28. 29. Watson-Crick Model <ul><li>DNA consists of two nucleotide strands </li></ul><ul><li>The nucleotides are connected by phoshodiester bonds </li></ul><ul><li>The 2 strands run in opposite directions </li></ul><ul><li>Strands are held together by hydrogen bonds between bases </li></ul><ul><li>A binds with T and C with G </li></ul><ul><li>Molecule is a double helix </li></ul>
    29. 30. Esscher A The strands are Anti-parallel B The strands are complementary C The mechanism for copying lies within its structure Three important features of DNA
    30. 31. 9-29 Copyright ©The McGraw-Hill Companies, Inc. Permission required for reproduction or display <ul><li>Nucleotides are covalently linked together by phosphodiester bonds </li></ul><ul><ul><li>A phosphate connects the 5’ carbon of one nucleotide to the 3’ carbon of another </li></ul></ul><ul><li>Therefore the strand has directionality </li></ul><ul><ul><li>5’ to 3’ </li></ul></ul><ul><li>The phosphates and sugar molecules form the backbone of the nucleic acid strand </li></ul><ul><ul><li>The bases project from the backbone </li></ul></ul>
    31. 32. Copyright ©The McGraw-Hill Companies, Inc. Permission required for reproduction or display Figure 9.17
    32. 33. 9-49 Copyright ©The McGraw-Hill Companies, Inc. Permission required for reproduction or display Figure 9.18
    33. 34. The Three-Dimensional Structure of DNA 9-55 Copyright ©The McGraw-Hill Companies, Inc. Permission required for reproduction or display <ul><li>To fit within a living cell, the DNA double helix must be extensively compacted into a 3-D conformation </li></ul><ul><ul><li>This is aided by DNA-binding proteins </li></ul></ul>
    34. 35. 9-56 Figure 9.21 DNA wound around histone proteins
    35. 36. DNA Can Form Alternative Types of Double Helices <ul><li>The DNA double helix can form different types of secondary structure </li></ul><ul><ul><li>The predominant form found in living cells is B-DNA </li></ul></ul><ul><ul><li>However, under certain in vitro conditions, A-DNA and Z-DNA double helices can form </li></ul></ul>
    36. 37. 9-51 Copyright ©The McGraw-Hill Companies, Inc. Permission required for reproduction or display <ul><li>A-DNA </li></ul><ul><ul><li>Right-handed helix </li></ul></ul><ul><ul><li>11 bp per turn </li></ul></ul><ul><ul><li>Occurs under conditions of low humidity </li></ul></ul><ul><ul><li>Little evidence to suggest that it is biologically important </li></ul></ul><ul><li>Z-DNA </li></ul><ul><ul><li>Left-handed helix </li></ul></ul><ul><ul><li>12 bp per turn </li></ul></ul><ul><ul><li>Its formation is favored by </li></ul></ul><ul><ul><ul><li>GG-rich sequences, at high salt concentrations </li></ul></ul></ul><ul><ul><ul><li>Cytosine methylation , at low salt concentrations </li></ul></ul></ul><ul><ul><li>Evidence from yeast suggests that it may play a role in transcription and recombination </li></ul></ul>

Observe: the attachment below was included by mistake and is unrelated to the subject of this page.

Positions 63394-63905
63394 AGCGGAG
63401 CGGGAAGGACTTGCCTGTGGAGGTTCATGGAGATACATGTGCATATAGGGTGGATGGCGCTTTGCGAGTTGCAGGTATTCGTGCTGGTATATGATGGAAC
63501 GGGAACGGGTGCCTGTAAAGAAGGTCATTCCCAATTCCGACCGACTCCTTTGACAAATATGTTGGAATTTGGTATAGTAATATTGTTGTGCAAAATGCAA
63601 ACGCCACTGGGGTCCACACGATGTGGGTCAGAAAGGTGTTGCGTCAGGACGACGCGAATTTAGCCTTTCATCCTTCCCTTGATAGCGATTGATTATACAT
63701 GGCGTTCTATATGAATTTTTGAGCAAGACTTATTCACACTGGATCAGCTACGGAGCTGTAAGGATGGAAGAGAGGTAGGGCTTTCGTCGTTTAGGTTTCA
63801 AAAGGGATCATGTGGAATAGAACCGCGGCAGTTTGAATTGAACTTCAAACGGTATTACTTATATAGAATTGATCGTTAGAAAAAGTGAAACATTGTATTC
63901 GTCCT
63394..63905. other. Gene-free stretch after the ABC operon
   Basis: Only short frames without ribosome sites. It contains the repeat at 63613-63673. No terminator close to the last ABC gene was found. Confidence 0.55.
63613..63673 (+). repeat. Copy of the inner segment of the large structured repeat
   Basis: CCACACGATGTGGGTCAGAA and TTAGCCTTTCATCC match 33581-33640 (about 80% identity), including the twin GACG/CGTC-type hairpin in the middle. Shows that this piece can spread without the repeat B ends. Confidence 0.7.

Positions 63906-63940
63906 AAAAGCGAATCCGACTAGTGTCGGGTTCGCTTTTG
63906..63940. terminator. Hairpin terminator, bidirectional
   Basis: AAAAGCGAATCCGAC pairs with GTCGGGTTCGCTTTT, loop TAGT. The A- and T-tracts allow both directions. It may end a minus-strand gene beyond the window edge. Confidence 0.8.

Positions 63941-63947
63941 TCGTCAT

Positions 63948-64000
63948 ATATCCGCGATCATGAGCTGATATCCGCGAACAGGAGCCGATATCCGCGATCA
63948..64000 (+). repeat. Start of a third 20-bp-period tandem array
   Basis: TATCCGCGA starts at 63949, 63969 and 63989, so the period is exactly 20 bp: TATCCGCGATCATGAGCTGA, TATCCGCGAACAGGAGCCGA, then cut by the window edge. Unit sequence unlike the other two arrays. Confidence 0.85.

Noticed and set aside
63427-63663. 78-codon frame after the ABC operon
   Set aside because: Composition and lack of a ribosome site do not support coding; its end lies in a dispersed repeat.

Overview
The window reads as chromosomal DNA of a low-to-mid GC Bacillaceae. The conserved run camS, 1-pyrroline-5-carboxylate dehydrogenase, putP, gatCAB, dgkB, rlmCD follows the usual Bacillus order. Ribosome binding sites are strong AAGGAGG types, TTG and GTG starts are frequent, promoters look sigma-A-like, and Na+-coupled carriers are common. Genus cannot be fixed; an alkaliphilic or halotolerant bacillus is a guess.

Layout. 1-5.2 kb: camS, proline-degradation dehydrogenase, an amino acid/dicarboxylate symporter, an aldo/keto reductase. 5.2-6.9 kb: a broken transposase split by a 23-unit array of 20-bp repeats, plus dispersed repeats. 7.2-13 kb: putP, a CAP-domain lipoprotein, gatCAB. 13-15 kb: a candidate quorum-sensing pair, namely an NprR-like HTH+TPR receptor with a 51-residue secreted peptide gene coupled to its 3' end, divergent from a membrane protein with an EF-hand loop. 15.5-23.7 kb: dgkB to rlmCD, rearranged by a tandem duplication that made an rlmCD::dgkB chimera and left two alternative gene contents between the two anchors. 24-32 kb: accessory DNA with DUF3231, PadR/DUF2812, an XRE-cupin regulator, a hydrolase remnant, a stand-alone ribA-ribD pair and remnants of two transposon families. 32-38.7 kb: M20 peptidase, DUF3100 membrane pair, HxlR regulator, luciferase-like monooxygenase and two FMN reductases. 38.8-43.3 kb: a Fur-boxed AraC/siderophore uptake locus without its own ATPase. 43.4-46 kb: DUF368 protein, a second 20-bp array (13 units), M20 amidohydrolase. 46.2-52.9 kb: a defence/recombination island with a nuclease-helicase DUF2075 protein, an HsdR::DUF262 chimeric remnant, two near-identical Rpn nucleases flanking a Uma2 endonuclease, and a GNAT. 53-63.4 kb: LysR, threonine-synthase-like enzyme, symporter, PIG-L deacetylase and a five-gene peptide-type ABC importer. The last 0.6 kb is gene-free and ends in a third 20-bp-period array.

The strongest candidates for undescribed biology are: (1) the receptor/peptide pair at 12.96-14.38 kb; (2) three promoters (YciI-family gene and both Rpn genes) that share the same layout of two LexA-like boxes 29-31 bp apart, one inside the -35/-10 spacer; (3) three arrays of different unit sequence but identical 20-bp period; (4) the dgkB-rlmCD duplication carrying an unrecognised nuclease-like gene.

37. 38. Bases substantially tilted relative to the central axis Bases substantially tilted relative to the central axis Sugar-phosphate backbone follows a zigzag pattern Bases relatively perpendicular to the central axis No details
    38. 39. <ul><li>Triplex DNA formation is sequence specific </li></ul><ul><li>The pairing rules are </li></ul><ul><li>Triplex DNA has been implicated in several cellular processes </li></ul><ul><ul><li>Replication, transcription, recombination </li></ul></ul><ul><li>Cellular proteins that specifically recognize triplex DNA have been recently discovered </li></ul>T binds to an AT pair in biological DNA C binds to a CG pair in biological DNA DNA can even form triple helixes
    39. 40. RNA Structure <ul><li>The primary structure of an RNA strand is much like that of a DNA strand </li></ul><ul><li>RNA strands are typically several hundred to several thousand nucleotides in length </li></ul><ul><li>In RNA synthesis, only one of the two strands of DNA is used as a template </li></ul>
    40. 41. Figure 9.22
    41. 42. RNAs can fold in to 3D structure:like proteins “ RNAs kink, bend, loop and twist themselves into a wonderful variety of shapes” (Doudna, Nature 388, 1997) <ul><li>RNAs lack the chemical diversity of proteins </li></ul><ul><li>but </li></ul><ul><li>Many conformational degrees of freedom of its </li></ul><ul><li>phosphate backbone </li></ul><ul><li>Unique hydrogen-bonding </li></ul><ul><li>stacking of nucleotide bases </li></ul><ul><li>>> Ample resources for 3D-folding: </li></ul>
    42. 43. 9-59 Copyright ©The McGraw-Hill Companies, Inc. Permission required for reproduction or display <ul><li>Although usually single-stranded, RNA molecules can form short double-stranded regions </li></ul><ul><ul><li>This secondary structure is due to complementary base-pairing </li></ul></ul><ul><ul><ul><li>A to U and C to G </li></ul></ul></ul><ul><ul><li>This allows short regions to form a double helix </li></ul></ul><ul><li>RNA double helices typically </li></ul><ul><ul><li>Are right-handed </li></ul></ul><ul><ul><li>Have the A form with 11 to 12 base pairs per turn </li></ul></ul><ul><li>Different types of RNA secondary structures are possible </li></ul>
    43. 44. <ul><li>Many factors contribute to the tertiary structure of RNA </li></ul><ul><ul><li>For example </li></ul></ul><ul><ul><ul><li>Base-pairing and base stacking within the RNA itself </li></ul></ul></ul><ul><ul><ul><li>Interactions with ions, small molecules and large proteins </li></ul></ul></ul>Molecule contains single- and double-stranded regions These spontaneously interact to produce this 3-D structure
    44. 45. Figure 9.23 Also called hair-pin Complementary regions Held together by hydrogen bonds Have bases projecting away from double stranded regions Noncomplementary regions
    45. 46. Example: 3D structure of tRNA-Phe from yeast
    46. 47. RNAs are folded into complex structures because of their ability to form internal duplexes M.McManus Hairpin Loops Stems Bulge loop Interior loops Multi-branched loop
    47. 48. Divalent cations, Mg ++ , are essential for correct folding, stability, and catalysis.  (example: >100 Mg 2+ ions needed for the folding of RNAse P
    48. 49. 1. Identification of DNA as the Genetic Material 1. Experiments with pneumococcus suggested that DNA is the genetic material 2. Hershey and Chase provided evidence that the genetic material injected into the bacterial cytoplasm is T2 phage DNA 3. RNA functions as the genetic material in some viruses 2. Nucleic acid structure 1. Nucleotides are the building blocks of nucleic acids 2. Nucleotides are linked together to form a strand 3. A few key events led to the discovery of the double helix structure 4. Chargaff found that DNA has a biochemical composition in which the amount of A equals T and the amount of G equals C 5. Watson and Crick deduced the double helical structure of DNA 6. The molecular structure of the DNA double helix has several key features 7. DNA can form alternative types of double helices 8. DNA can form a triple helix, called triplex DNA 9. The three-dimensional structure of DNA within chromosomes requires additional folding and the association with proteins 10. RNA molecules are composed of strands that fold into specific structures Summary : Outline of this chapter 9